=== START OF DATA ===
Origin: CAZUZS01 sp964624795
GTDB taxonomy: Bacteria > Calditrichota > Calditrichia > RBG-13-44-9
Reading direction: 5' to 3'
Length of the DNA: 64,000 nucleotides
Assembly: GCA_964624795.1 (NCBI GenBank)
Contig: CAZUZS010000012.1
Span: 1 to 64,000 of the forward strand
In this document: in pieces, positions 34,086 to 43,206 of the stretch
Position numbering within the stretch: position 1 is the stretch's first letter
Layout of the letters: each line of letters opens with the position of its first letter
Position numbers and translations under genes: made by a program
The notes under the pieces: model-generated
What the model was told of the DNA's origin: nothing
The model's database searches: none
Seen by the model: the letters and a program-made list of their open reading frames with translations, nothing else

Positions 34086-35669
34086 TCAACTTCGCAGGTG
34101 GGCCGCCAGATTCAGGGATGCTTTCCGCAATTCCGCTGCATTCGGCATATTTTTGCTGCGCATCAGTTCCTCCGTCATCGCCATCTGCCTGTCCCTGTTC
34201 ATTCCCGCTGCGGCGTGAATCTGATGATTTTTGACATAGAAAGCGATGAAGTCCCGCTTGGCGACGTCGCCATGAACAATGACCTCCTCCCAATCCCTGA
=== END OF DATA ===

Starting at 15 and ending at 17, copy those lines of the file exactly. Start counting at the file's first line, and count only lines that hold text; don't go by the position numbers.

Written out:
Seen by the model: the letters and a program-made list of their open reading frames with translations, nothing else

Positions 34086-35669
34086 TCAACTTCGCAGGTG